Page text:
Scaffolding from a simple circuit to series and parallel circuits is achieved by pictorial representations. A two-load series circuit continues the ideal wire scenario and adds a conducting wire between identical loads, as seen below.

Charge distribution across the loads is gradient-driven but along the (ideal) connecting wire it is uniform. If the load resistances are identical, the conducting wire between the loads will be midway in surface charge density, 0.0 V. This conforms to Kirchhoff’s laws regarding the sum of potential differences across the loads equaling the potential difference across the battery. The classic mathematical approach is now solidly anchored by conceptualizing surface charge distribution.

If the loads had unequal resistance, the charge distribution would adjust. If, for example the region between loads obtained a voltage of -1.0 V, it would correspond to potential differences of 4.0 V and 2.0 V, resulting from resistances of 4.0 Ω and 2.0 Ω, as in the diagram below.

Diagram 5 shows three identical resistors in parallel. Charge distribution along the wires is the same as the connected battery terminals, leading to a potential difference of 6.0 V across each load. This indicates an equal current through each resistor and the total current as the sum. If the resistance of each load was

Unequal resistors are equally simple to analyze, beginning with identical potential differences across each load as above. Clearly the current in each loop will vary, inversely to the resistance. The result for total resistance of the circuit RT yields the inverse law for equivalent resistance with multiple resistors in parallel. Being able to visualize the charge distribution augments the mathematical formalism.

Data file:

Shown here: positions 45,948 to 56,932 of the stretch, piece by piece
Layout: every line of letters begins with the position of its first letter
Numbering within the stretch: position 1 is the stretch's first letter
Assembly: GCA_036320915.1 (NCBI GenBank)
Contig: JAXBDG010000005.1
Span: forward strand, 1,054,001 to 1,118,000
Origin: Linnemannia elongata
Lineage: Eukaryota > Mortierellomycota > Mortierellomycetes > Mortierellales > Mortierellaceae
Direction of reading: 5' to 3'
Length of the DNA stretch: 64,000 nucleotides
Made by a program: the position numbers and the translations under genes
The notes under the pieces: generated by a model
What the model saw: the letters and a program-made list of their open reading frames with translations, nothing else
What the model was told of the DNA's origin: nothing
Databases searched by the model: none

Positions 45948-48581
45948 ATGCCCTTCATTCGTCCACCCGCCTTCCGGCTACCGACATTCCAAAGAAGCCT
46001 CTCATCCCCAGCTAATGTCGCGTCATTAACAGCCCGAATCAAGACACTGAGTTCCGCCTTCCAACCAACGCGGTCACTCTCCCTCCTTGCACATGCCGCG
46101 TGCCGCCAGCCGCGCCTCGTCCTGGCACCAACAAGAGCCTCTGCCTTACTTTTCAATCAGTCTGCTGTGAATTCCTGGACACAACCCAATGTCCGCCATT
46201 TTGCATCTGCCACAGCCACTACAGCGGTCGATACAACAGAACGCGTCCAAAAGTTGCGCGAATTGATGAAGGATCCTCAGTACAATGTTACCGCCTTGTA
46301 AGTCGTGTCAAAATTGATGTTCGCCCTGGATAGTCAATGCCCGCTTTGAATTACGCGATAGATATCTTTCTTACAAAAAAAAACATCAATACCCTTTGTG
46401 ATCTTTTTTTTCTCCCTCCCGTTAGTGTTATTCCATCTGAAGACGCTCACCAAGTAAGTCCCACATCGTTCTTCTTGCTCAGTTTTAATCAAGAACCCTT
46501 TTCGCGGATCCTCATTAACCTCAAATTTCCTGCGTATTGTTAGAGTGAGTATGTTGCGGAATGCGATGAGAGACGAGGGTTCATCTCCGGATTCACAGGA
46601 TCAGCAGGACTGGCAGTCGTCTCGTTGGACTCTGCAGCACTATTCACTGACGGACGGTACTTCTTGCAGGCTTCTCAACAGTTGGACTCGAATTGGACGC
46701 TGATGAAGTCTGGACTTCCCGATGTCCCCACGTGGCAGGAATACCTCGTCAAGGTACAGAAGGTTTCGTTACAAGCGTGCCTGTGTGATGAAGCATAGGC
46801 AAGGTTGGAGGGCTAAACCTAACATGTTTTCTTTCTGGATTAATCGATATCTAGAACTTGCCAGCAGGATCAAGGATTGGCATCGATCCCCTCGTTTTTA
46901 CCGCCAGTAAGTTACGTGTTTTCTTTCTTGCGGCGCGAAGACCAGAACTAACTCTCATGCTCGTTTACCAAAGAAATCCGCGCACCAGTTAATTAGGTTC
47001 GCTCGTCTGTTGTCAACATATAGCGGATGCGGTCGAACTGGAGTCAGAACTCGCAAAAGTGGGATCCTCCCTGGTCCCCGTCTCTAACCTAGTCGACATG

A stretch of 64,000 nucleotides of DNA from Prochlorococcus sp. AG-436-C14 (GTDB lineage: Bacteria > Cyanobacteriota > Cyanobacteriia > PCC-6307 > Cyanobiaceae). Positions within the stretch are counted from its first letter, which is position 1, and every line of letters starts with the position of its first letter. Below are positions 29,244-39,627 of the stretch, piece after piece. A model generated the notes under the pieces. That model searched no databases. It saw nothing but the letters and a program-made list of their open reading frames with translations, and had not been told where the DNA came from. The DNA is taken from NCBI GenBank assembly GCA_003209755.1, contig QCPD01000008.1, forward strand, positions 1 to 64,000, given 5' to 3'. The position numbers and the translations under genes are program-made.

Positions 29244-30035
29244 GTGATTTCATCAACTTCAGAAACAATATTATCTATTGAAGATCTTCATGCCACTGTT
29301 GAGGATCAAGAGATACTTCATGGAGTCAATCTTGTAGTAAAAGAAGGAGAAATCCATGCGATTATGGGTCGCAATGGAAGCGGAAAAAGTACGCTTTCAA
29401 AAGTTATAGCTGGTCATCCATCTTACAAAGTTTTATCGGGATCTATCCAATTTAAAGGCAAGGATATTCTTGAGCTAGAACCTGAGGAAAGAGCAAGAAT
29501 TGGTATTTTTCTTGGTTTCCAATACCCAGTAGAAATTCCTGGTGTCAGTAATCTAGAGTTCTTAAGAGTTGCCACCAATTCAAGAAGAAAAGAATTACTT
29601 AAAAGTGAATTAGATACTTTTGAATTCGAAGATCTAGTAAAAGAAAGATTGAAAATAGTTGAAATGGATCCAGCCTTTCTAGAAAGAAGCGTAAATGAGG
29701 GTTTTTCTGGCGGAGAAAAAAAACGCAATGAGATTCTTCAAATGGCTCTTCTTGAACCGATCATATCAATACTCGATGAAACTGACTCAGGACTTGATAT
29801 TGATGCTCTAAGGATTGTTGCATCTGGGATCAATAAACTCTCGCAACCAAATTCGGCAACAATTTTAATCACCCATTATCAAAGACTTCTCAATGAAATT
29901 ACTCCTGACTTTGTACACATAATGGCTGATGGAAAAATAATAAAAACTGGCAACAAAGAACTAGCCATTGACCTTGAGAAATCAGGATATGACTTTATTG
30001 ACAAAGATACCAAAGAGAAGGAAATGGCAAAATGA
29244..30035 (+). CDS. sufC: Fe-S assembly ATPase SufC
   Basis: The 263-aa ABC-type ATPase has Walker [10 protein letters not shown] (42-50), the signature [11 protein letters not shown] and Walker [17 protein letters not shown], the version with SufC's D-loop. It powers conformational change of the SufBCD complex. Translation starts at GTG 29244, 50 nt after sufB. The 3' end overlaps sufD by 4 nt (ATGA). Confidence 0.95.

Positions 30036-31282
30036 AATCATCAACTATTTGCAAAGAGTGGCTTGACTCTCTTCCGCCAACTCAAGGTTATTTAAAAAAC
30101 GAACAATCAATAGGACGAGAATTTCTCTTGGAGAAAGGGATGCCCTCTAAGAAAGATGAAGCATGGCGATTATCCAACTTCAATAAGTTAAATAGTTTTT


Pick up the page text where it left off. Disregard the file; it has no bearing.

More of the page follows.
Scaling up to combination circuits will likely require application of Kirchhoff’s and Ohm’s laws to establish potential differences before a surface charge distribution diagram could be completed. It would be advisable to have students sketch a surface charge diagram to recognize the combination context is still understandable pictorially. However, the mathematical base provides necessary values for potential difference when a circuit is complex. This helps affirm the value of mathematical formalism with increasingly complex phenomena.

Role-playing provides opportunity for students to discuss, refine and consolidate observations into a shared model of charge distribution, laying solid groundwork for richer analysis. Further, the interactive nature of role-playing engages students who may not flourish in a traditional didactic treatment. The abstract nature of charge is made accessible though inferences anchored in experience with concrete manipulatives.